Oh Skyfall, I really want to like you, honestly I do. Because, let’s face it, this is probably going to be Daniel Craig’s last Bond movie. It’s not that Craig’s 44 years are too many for the role (Pearce Brosnan was 49 when Die Another Day was released and Sir Sean was 53 when Never Say Never Again hit theatres). But given MGM’s ongoing financial woes, the four year delay between Quantum of Solace and Skyfall, and the now established trend of catering to a “youth” demographic, I imagine it’s only a matter of time before Benedict Cumberbatch gets cast as the next 007.

I also want to like Skyfall because I miss the, dare I say, intelligent(ish) way in which Casino Royale brought the post-9/11 world into Flemming’s mythos. Granted, it didn’t take much effort to restore dignity to Her Majesty’s Secret Service after the Keystone Coppery that came to be the hallmark of Brosnan’s Bond tenure. Since Quantum of Solace proved an ill conceived tangent whose sole purpose was to cure 007’s emotional hangover, I had high hopes that Skyfall could get back to the “real” world forged in Casino Royale. Now, I am less optimistic.


Let’s start with the obvious stuff.

I know it’s been a while since 1997, but did nobody at MGM stop and say, “Hey isn’t this premise of fucking Mission Impossible?”

Mission Impossible: Missing NOC List

Skyfall: Missing embedded agent list

Mission Impossible: Disavowed agent

Skyfall: “Dead” agent

Mission Impossible: Dramatic train sequence

Skyfall: Dramatic train sequence

Mission Impossible: Enigmatic European female antagonist

Skyfall: Enigmatic European male antagonist

Taking the trailer at face value, the only things separating Skyfall and Mission Impossible are bubblegum explosions and Emilio Estevez.

Also I’ll readily admit I may be a bit spotty on all the details of 007’s history, but when did his Walther PPK turn into Judge Dredd’s Lawgiver? Putting random techno gadgetry into the trailer screams plot gimmicks that will be used to resolve an otherwise impossible situation in the movie. In short, I’m being told to look forward to a Hindenburg sized Deus ex Machina at some point in the story.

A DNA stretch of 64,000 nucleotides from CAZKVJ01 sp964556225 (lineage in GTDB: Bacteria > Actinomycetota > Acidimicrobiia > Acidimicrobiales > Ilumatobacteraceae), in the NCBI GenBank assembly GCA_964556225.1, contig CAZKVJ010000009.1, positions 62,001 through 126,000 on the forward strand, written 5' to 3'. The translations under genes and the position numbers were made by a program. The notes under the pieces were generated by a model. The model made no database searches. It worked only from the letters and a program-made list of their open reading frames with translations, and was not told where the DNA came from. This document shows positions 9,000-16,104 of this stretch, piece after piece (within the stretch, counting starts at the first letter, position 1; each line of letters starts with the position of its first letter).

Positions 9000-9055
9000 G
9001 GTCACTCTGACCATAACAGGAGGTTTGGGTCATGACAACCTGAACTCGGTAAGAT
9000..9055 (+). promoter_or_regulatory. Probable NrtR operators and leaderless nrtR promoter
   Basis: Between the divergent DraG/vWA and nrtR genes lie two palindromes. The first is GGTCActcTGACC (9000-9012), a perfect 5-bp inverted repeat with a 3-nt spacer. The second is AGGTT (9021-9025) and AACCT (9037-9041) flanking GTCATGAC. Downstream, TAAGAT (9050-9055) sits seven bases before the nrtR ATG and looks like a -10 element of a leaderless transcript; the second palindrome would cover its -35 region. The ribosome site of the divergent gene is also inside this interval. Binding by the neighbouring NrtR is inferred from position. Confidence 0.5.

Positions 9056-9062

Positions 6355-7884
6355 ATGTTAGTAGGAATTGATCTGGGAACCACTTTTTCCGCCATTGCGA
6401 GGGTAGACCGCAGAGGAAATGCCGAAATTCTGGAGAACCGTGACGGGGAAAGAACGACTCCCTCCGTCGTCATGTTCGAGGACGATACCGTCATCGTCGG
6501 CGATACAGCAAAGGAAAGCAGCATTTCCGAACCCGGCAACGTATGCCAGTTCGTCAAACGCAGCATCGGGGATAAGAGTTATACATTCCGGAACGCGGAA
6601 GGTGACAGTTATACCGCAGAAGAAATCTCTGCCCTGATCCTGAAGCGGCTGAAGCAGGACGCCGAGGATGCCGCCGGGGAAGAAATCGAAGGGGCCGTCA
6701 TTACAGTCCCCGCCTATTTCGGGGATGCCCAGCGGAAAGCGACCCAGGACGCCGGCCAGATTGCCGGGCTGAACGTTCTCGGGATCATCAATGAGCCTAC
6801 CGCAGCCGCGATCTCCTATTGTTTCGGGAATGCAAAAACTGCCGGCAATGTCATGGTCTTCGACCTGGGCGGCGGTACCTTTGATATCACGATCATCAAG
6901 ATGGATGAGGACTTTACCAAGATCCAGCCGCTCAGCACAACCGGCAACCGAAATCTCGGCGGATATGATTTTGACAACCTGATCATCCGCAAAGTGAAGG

Sure, I get that the PPK is supposed to symbolize the evolution of Craig’s Bond from a “blunt instrument” in Casino Royale into a super spy, but there has to be a less cheese-tastic way of showing that. Palm print activated guns are a stone’s throw away from Bronsen’s car with a cloaking device active camouflage. Instead of a progression, Skyfall’s trailer looks like a regression to the sort of schlock that demanded a Bond reboot in the first place.

Of course if I’m right about making Cumberbatch the new Bond, then this is all part of MGM’s master plan.

Meanwhile, does anybody else think that this piece of advertising telegraphs a little too much of film’s the plot? Assuming that there is some internal continuity jumping within the trailer, here’s the read I have on the story.

M loses the NOC list as part of some high-risk operation. Knowing that all her best agents are about to be compromised, she contrives a situation where 007 will get “killed”. She then writes off her exposed agents as losses, banking on 007’s need for “purpose” to bring him back into the game. Intel gathered at the expense of the dead agents points to Javier Bardem as the kingpin of SPECTRE/KAOS/HYDRA. Bond gets word of all of this but doesn’t care until Javier Bardem blows up MI6. Then, for enigmatic reasons that are his own, Bond comes back, but he isn’t quite the man he used to be. Weaknesses become strength, and Bond wins the day. Oh and a PG-13 rated sex scene, because what would Bond be without some wenching?

I know that plot is not always the most important part of a story. But in the case of James Bond, there’s not really a lot of room for deeply layered subtext. It’s not a mystery, it’s a spy movie. The thrill is in the chase, so to speak. Perhaps the benefits of hindsight are a little too acute in this instance, but compare Skyfall’s trailer to Casino Royale’s.


This particular Casino Royale trailer limits itself to framing terrorism as a game of bluffs and bravado between Bond and Le Chiffre. The film’s central conflict is there, but the path from from A to B remains somewhat obfuscated. Quite cleverly, there are hints that Vesper is just a bond girl, but the romance between her and Bond alludes to something more substantial. Therein, Bond’s personal story, not just the overall plot, is in play within this trailer. The action and parkour get people interested, but the intrigue is still well at hand. Can the same be said for Skyfall?

Trailers being what they are, I could be completely off base with this analysis. Point in fact, I hope I am wrong. After all this time, I want Skyfall to be at least on par with Casino Royale. As it stands, I think it’s quite telling that, as a piece of marketing, Dredd’s trailer clearly outshines that of a film that is the 23rd entry into a much beloved franchise.